MORGANTOWN — oooooo
McKillop planned to return to West Virginia for the Kansas State game.
By this time the family knew something about their daughter’s boyfriend. Let’s just say that ...
Well, this is the way that went:
“I told my mom that Scott was coming down, and she said, ‘I’m not giving him my tickets!’” Statler recalled.
“But, Mom, I really like him,” she persisted.
“He’s not getting my tickets,” her mother said
That is the type of bleed blue and old gold family this is.
“My mom finally did cave and let Scott have a ticket to come to the game with us, but the people who sit with us and have sat with us for years are people we have a relationship with, and they were hesitant,” Lauren said.
And don’t think even though she dates McKillop that she’s given up those WVU roots.
“I just couldn’t bring myself to go up to a Pitt game,” she said.
“I never met anyone who grew up in a family like this,” McKillop said.
McKillop is from Export, Pa. It’s taking some adjustment in terms of her brother, her mother, her father. They are such West Virginia fans.
“Where I’m from, there’s so much, so many professional teams, but in West Virginia the school team is all there is. I still catch myself not understanding it because, not to make fun of the state, but West Virginia does not have a professional team. WVU is their major league baseball team, their NFL team, their NHL team.”
And they rally around those teams as nowhere else.
“The only way I can reference that is the passion the fans back home have for the Steelers. Not that it gets annoying, but I can’t understand how, if the Steelers lose, the people the next few days are so down. I’ve seen brothers go after each other after they lose. I can’t understand it.”
This passion for West Virginia begins early and grows with each fan.
“My dad grew up in Blacksville and my mom is from Fairmont,” Statler explained. “They met at a WVU basketball game in ’84. We always came up here and made a weekend of it. We had an RV pass. We’d come up and play.”
Her brother earned a scholarship to play basketball at Fairmont State, and, of course, over it all is the shadow of Ben Statler and his love for his university.
When he made his first donation, Lauren got a job working at the WVU Alumni Association.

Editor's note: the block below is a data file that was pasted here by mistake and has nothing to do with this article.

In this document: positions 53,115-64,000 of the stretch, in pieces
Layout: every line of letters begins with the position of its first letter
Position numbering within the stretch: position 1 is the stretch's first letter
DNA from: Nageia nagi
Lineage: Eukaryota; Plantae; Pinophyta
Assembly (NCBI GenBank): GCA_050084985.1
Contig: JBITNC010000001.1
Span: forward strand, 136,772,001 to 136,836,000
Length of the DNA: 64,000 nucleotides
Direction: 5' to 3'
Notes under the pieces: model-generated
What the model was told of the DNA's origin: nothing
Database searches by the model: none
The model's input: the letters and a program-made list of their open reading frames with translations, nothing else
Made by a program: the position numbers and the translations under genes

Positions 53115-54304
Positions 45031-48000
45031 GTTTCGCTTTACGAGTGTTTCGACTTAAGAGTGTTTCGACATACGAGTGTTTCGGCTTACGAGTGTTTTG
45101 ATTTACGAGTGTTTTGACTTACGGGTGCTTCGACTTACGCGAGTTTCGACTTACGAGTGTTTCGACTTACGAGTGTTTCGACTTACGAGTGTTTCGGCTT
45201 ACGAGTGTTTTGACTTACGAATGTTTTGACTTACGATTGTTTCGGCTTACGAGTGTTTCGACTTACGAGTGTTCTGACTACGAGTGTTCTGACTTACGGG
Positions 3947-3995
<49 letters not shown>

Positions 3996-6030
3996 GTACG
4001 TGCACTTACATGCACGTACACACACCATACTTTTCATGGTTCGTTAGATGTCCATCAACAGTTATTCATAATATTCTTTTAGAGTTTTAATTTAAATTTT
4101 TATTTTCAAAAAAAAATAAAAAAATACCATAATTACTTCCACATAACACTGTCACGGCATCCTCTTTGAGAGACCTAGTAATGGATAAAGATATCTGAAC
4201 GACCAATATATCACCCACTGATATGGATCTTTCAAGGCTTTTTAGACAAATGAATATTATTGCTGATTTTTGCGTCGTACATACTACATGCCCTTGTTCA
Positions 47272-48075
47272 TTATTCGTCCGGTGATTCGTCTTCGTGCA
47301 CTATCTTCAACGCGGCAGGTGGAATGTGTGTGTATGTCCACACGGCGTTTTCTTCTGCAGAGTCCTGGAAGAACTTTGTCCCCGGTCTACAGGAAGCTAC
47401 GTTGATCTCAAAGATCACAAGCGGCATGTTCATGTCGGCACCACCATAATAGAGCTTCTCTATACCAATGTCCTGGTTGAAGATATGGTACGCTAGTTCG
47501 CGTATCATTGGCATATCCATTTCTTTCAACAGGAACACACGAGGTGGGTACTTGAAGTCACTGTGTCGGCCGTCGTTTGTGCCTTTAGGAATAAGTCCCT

“I became really close with the people there and I went to the Texas game with them this year,” she said. “Within the last couple of years I’ve gotten closer to the university. I’ve been coming here my whole life, but being with the alumni association and seeing other aspects of the university has made it that much better.
“Seeing all the chapters throughout the country and seeing how many people love this university just as much as I do has been great for me.”
Of course, the situation means there’s a lot of ribbing going on.
“We go back and forth about West Virginia and Pitt, but her one comeback is, ‘But you still come down here to see me.’ And I tell her, ‘I’d go to Happy Valley if you happened to be there,’” McKillop said.
“It’s like trying to get someone to change political views,” Statler said. “We can talk until we’re blue in the face and we’re not going to get the other one to change.”
And, in the end, McKillop believes he has the final comeback.
“13-9,” he said, referring to the final score of the Pitt game.
Ah, that Pitt game. What happened, everyone in West Virginia has wondered all these years. Certainly history was changed. WVU had no shot at the national title; Rich Rodriguez resigned; the team rallied together behind Bill Stewart and beat Oklahoma in the Fiesta Bowl. But how did WVU lose that game?
“In that article with that famous quote, I let another cat out of the bag,” McKillop said. “We only ran one defense the entire game.”
That was all they needed.
“Paul Rhoads, who’s at Iowa State now, I’d look at him and he kept giving me the same sign. The only check we had was on where the back lined up. Any time Steve Slaton or Noel Devine switched sides, we’d slide our defense,” McKillop explained.
“We knew exactly what they were trying to do and how they were trying to play us.”
And West Virginia changed nothing.
McKillop admits that his team went into the game thinking it wouldn’t win, partly because of a previous experience against the Mountaineers.
“I played in that freezing cold game when H.B. Blades was hurt the first play of the game. I was a redshirt freshman, just happy to be in college, happy to have a scholarship, trying to stay warm. I had gloves on,” he said.
“I didn’t know which way was left, which way was right. I think that was the game where Pat White and Slaton each had 200 yards rushing and Pat White also passed for 200 yards. That was the first time I’d ever played.”
And after the game? A Pittsburgh reporter asked him about how good White and Slaton were.
“I don’t know. I didn’t get close enough,” he answered.
“I was so embarrassed they actually put that quote in the paper,” he said. “You know, I’ve never watched the game film of that.”